Featured News Items
The Wenner-Gren Foundation is interested in hearing from its grantees and knowing about:
- 1) news about research in the field and findings
- 2) news and links to any articles where the grantees' research is featured
- 3) photos from the field (featuring grantees)
If you have information concerning your Wenner-Gren supported work, please send it here.
Wenner-Gren Announces the Barbara Metzger Prize
The Wenner-Gren Foundation is pleased to announce the establishment of the Barbara Metzger Prize, to be given annually to the paper published in Current Anthropology that best represents the journal’s longstanding commitment to good writing. Sol Tax, the founding editor of the journal, emphasized that the papers published in Current Anthropology should reach and interest as wide an audience as possible within anthropology, a field with global reach that includes various sub-disciplines. To achieve this aim, Tax set high standards for prose. He sought clear and concise expression of ideas, of fact and of opinion. He welcomed the appropriate use of technical language and discouraged unnecessary jargon.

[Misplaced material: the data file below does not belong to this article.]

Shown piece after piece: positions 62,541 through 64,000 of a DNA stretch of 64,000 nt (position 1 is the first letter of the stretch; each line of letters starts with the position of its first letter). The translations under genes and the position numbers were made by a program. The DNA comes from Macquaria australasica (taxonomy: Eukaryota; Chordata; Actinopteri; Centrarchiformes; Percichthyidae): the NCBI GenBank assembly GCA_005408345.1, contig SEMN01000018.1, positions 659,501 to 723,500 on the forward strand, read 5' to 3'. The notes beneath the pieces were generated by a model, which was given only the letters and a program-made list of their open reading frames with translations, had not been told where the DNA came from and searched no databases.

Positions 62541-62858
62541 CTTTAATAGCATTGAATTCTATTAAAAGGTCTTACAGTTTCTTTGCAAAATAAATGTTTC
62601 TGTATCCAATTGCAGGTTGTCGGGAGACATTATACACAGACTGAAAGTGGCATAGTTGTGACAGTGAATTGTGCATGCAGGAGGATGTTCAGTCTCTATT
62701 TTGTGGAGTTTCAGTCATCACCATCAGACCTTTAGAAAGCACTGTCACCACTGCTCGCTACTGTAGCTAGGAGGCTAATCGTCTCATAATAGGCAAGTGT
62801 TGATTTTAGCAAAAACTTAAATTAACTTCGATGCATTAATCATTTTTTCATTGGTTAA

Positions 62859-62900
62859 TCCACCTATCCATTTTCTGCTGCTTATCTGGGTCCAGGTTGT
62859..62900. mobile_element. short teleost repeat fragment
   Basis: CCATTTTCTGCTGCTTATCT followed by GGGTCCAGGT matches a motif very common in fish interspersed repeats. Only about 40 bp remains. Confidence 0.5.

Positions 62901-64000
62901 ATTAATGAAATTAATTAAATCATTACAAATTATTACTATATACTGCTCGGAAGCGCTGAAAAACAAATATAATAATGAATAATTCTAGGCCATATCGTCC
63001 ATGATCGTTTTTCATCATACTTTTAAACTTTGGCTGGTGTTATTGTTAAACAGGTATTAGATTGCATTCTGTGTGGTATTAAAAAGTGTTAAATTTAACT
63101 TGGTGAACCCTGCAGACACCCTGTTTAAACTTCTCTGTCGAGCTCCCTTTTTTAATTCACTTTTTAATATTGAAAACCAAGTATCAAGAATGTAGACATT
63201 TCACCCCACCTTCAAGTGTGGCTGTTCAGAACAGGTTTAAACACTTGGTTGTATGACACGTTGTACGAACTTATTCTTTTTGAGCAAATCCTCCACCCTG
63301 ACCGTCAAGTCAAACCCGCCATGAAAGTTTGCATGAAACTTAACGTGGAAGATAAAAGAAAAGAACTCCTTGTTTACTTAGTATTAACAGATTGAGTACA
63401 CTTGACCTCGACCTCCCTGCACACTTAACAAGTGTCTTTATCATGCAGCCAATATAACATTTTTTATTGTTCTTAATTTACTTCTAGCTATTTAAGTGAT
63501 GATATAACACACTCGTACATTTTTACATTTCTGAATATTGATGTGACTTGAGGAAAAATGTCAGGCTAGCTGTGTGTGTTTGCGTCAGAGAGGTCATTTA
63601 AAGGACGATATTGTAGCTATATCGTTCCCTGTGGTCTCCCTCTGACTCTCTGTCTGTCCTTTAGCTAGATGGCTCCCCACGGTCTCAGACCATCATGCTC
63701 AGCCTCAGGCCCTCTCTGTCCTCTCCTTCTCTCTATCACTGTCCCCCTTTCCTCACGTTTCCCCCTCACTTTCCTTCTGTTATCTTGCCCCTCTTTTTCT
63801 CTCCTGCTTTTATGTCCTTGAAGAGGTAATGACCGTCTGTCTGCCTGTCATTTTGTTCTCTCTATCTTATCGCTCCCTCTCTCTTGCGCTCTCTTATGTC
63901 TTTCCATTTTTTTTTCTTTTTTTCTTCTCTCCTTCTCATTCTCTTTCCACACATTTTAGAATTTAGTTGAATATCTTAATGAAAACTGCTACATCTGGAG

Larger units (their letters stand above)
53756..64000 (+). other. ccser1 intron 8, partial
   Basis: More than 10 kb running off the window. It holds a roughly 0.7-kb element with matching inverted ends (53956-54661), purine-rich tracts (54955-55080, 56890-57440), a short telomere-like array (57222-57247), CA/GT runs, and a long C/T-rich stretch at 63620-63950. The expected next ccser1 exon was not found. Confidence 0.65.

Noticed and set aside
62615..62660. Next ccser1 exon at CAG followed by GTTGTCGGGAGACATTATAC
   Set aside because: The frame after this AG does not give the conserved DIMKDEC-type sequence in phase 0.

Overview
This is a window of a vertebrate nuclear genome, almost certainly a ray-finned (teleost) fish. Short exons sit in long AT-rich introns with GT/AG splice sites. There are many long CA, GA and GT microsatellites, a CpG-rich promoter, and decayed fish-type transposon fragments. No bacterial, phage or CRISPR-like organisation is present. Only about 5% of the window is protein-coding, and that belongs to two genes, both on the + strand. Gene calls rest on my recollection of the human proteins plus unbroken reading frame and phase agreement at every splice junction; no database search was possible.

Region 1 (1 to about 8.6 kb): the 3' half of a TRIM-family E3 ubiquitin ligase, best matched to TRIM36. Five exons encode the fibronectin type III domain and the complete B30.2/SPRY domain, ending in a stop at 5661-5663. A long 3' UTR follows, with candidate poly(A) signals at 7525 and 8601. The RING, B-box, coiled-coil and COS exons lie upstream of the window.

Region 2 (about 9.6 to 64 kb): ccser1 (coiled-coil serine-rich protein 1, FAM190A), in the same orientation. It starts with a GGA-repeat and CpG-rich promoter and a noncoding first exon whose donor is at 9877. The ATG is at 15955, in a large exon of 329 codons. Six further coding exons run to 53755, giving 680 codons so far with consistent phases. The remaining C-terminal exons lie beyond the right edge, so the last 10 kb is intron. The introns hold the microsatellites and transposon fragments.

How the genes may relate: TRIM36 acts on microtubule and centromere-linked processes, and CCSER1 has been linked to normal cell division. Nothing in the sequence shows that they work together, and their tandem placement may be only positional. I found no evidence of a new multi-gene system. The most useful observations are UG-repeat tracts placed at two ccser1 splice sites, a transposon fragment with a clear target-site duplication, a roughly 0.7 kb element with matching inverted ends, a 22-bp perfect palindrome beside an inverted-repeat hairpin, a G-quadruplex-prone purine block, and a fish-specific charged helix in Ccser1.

For many years, Barbara Metzger, the journal’s distinguished copy editor, worked closely with authors to promote these values. The result of her dedicated efforts has been a journal recognized around the world for the lucid and articulate presentation of a wide variety of forms of anthropological scholarship. Following her retirement, the Foundation has created the Barbara Metzger Prize to carry her work forward. It will be awarded annually to the article, report or forum that most fully embodies these standards of writing.
We are pleased to offer the first Barbara Metzger Prize to Jan Blommaert, professor of language, culture, and globalization at Tilburg University, The Netherlands, and professor in African linguistics and sociolinguistics at Ghent University in Belgium. Blommaert’s article, “Language, Asylum, and the National Order,” was published in August 2009 (volume 50, number 4). In it, the author probes the way in which officials try to ascertain the authenticity of those seeking asylum in Western Europe. His analysis suggests that the final decision – which may be a matter of life or death – may come down to judgments about language. Officials sometimes rely on assumptions about linguistic competence that may be inaccurate when applied to citizens of often multi-lingual communities. He urges instead a sociolinguistics of speech and linguistic repertoire more sensitive to the lived experience of the people who are seeking asylum.
We congratulate Professor Blommaert and wish him well in his future endeavors. His article can be found under open access at the Current Anthropology website (http://www.journals.uchicago.edu/doi/full/10.1086/600131).